Monday, November 13, 2017

The Ornithologist: Bizarre Flights of Fantasy



The Ornithologist is an intriguing Portuguese contribution to the latin magical realism genre. Its opening's stunning scenes of birdlife along a river near the Portugal/Spain border have the quality of a David Attenborough nature classic.

João Pedro Rodrigues pulls off a hat trick: director, screenwriter and actor. Auteur with attitude. This film has echoes of some of the work of Federico Fellini.

Unfortunately, the film loses much of its meaning and impact if you don't know the religious backstory. It is difficult not to slip into spoilers. Our birdman Fernando, played convincingly by Paul Hamy, has a tortuous journey along the river after a mishap. It draws on a bizarre mixture of elements: pilgrimage; Greek epic; and even the John Boorman classic Deliverance.

He faces a series of trials that ultimately produce a phantasmagorical transformation. The range of languages used gives an indication of the strange characters we encounter: Portuguese, English, Mandarin, Mirandese, Latin. We are taken somewhat seductively somewhere between a spirit world and a spiritual one.

Rodrigues has called his intentions blasphemous and irreligious. There is little doubt he meant to offend some and delight others. If you're looking for something a bit different, then join his flight of fantasy.


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Monday, November 6, 2017

Darkest Hour: "Here's to not buggering it up!"



Darkest Hour joins Dunkirk and Churchill, as the third major film this year to tackle World War II from a British perspective. [At this stage your reviewer has foregone the pleasure of the other two war sagas but couldn't resist the free preview seats from NBCUniversal.]

Director Joe Wright and screenwriter Anthony McCarten have skilfully recreated the world of Westminster in May 1940, as Winston Churchill achieved arguably his finest hour. Not only did he have to grapple with Germany's seeming military invincibility. He was determined to torpedo negotiations with Hitler, without losing his newly won and long coveted prime-ministership. Both his predecessor Neville Chamberlain and his main rival Viscount Halifax favoured peace talks with the Nazis.

It is a familiar story for many baby boomers. The wartime Prime Minister had mythological status in our formative years. The filmmakers faced the difficult task of appealing to a wide audience with very different levels of knowledge and understanding of either the man or the moment. [Film reviewers face the same challenge.] How many millennials would know about Churchill's role in the Gallipoli debacle, for instance.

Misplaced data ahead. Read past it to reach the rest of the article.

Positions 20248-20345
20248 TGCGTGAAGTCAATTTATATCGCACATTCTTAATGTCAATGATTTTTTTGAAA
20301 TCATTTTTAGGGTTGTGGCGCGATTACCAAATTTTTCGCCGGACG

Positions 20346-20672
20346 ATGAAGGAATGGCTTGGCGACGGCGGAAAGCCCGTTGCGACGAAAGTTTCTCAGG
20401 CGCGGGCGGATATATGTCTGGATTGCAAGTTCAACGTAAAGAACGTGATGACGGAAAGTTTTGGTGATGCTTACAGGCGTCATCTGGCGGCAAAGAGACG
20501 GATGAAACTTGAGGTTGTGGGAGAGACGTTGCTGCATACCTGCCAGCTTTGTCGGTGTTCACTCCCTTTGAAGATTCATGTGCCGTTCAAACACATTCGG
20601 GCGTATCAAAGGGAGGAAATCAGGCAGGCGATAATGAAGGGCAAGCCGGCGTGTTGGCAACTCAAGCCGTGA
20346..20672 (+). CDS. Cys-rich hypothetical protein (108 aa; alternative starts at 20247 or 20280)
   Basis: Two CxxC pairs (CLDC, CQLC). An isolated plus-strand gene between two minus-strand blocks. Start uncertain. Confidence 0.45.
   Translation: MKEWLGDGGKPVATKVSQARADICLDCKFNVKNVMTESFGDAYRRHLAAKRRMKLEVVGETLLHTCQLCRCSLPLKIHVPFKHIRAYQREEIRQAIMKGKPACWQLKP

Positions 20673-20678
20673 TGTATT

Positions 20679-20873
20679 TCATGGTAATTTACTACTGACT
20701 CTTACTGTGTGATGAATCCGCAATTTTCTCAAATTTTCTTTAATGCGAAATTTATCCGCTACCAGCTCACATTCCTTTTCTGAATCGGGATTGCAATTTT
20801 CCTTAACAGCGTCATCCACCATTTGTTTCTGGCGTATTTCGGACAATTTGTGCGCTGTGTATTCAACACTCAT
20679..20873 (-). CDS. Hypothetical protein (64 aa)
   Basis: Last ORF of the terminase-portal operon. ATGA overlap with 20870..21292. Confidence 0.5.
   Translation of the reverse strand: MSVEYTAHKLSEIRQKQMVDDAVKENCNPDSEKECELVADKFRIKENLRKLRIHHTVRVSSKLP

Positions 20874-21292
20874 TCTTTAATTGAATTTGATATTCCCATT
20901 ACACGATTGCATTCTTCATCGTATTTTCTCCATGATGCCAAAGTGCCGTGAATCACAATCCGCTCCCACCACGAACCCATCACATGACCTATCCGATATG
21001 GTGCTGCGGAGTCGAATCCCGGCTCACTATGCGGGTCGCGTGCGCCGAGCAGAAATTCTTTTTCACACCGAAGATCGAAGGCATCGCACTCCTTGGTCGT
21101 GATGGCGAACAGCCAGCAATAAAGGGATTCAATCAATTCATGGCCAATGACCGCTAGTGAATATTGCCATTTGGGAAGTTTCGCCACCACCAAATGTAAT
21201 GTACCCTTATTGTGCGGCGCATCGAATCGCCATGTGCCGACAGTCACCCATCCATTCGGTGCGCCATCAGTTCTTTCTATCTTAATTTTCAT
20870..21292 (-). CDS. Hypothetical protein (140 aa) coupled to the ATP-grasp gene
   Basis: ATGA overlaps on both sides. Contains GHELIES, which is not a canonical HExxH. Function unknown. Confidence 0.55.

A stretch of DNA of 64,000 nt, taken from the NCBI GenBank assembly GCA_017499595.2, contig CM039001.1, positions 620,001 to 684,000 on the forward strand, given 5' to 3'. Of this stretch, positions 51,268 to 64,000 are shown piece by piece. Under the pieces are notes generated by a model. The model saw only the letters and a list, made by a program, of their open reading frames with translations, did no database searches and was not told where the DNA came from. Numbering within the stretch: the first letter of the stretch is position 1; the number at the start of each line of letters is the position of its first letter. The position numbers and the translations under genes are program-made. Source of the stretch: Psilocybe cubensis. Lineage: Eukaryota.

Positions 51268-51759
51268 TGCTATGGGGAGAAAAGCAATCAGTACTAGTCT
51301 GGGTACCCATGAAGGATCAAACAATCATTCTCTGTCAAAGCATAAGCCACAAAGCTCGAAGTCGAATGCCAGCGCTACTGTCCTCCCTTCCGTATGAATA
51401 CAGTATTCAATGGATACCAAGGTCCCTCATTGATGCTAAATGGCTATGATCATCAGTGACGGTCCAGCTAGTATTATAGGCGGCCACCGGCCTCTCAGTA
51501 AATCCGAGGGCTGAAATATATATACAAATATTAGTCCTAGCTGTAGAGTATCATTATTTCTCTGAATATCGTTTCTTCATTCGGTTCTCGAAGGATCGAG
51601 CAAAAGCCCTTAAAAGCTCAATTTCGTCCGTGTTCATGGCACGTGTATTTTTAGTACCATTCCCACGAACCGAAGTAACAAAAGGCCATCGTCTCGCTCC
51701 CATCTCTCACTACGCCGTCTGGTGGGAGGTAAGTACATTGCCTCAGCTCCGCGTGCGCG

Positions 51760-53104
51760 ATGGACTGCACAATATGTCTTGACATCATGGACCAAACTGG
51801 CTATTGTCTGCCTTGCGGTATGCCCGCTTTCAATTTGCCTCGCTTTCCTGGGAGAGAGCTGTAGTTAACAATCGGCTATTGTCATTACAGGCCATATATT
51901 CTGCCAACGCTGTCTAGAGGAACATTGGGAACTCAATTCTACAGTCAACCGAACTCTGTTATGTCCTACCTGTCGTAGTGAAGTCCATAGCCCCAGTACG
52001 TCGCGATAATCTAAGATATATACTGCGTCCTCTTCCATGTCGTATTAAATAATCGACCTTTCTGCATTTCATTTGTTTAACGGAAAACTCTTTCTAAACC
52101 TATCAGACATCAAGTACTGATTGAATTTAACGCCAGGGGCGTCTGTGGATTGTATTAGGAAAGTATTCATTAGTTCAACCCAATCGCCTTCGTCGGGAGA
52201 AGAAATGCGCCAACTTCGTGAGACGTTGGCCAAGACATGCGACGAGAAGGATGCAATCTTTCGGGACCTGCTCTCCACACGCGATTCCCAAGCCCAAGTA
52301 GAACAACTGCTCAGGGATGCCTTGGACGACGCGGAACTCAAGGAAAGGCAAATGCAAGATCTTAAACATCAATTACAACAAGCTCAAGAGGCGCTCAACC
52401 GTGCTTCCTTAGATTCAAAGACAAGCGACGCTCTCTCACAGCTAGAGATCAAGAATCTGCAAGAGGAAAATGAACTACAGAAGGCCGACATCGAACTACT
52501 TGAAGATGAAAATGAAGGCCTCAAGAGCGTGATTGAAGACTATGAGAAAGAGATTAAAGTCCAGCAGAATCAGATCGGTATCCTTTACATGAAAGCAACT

A tight script and coherent direction weave considerable personal and political detail into the 125 minutes. His iconic speeches are handled economically and we spend a minimum in the map room or following Winston's relentless pacing with cigar and cane at the ready.

The film covers much of his legend: the heavy drinking and depression; his aristocratic eccentricities and remoteness from ordinary Britons; his stubbornness and recklessness; his iron will and temper; and his theatrical self-promotion.

Overall it is visually engaging: his private lift rises through a black screen, taking the solitary PM up to 10 Downing street; Churchill is driven to Westminster through busy London streets, cocooned from the frenetic life outside. The atmosphere is often claustrophobic, underlining both the pressures and his political isolation.

Inevitably, the movie is trite and clichéd at times. The trailer shares an almost identical opening scene with the movie Churchill, as his Rolls Royce/Bentley arrives at the arched entrance to parliament. Gary Oldman's mimicry of the old man is quite effective, though he is sometimes put in situations that can only be described as caricature at best. The meet-the-people scene on the London underground is hyper-melodramatic, going way beyond disbelief. It sets the record for the longest journey between two adjoining tube stations. The stale joke about babies is unforgivable, as is the overacting.

His interactions with wife Clementine (played with her usual flair by Kristin Scott Thomas) and personal secretary Elizabeth Layton (Lily James) help to humanise his titanic personality. So do the glimpses of his humour, toilet jokes and all. It is disappointing that there are no exchanges with Winston's ally of the time, Anthony Eden, who grins or frowns silently throughout the cabinet room battles.

Australian Ben Mendelsohn does a very serviceable job as King George VI. His strong frame and presence more than fill the role, seemingly at odds with king's character. Nevertheless, his relationship with Winnie is one of the more endearing aspects of the film.

The blurred line between apocrypha and actual events is inevitable in historical fiction. The first tense encounter between Winston and Elizabeth is apparently based on fact. It's a pity that she did not join his staff until the following year. Stephen Dillane (Halifax) gets to deliver journalist Ed Murrow's famous line that Churchill had "mobilised the English language and sent it into battle".

Nevertheless, most of the story seems an accurate representation of the actual machinations within cabinet and the parliament. Wikipedia has a thorough article on the May 1940 War Cabinet crisis.

Finally, the safe, somewhat conservative approach to this crucial episode in twentieth century history may be explained by the Churchill family toast on his accession: "Here's to not buggering it up!"


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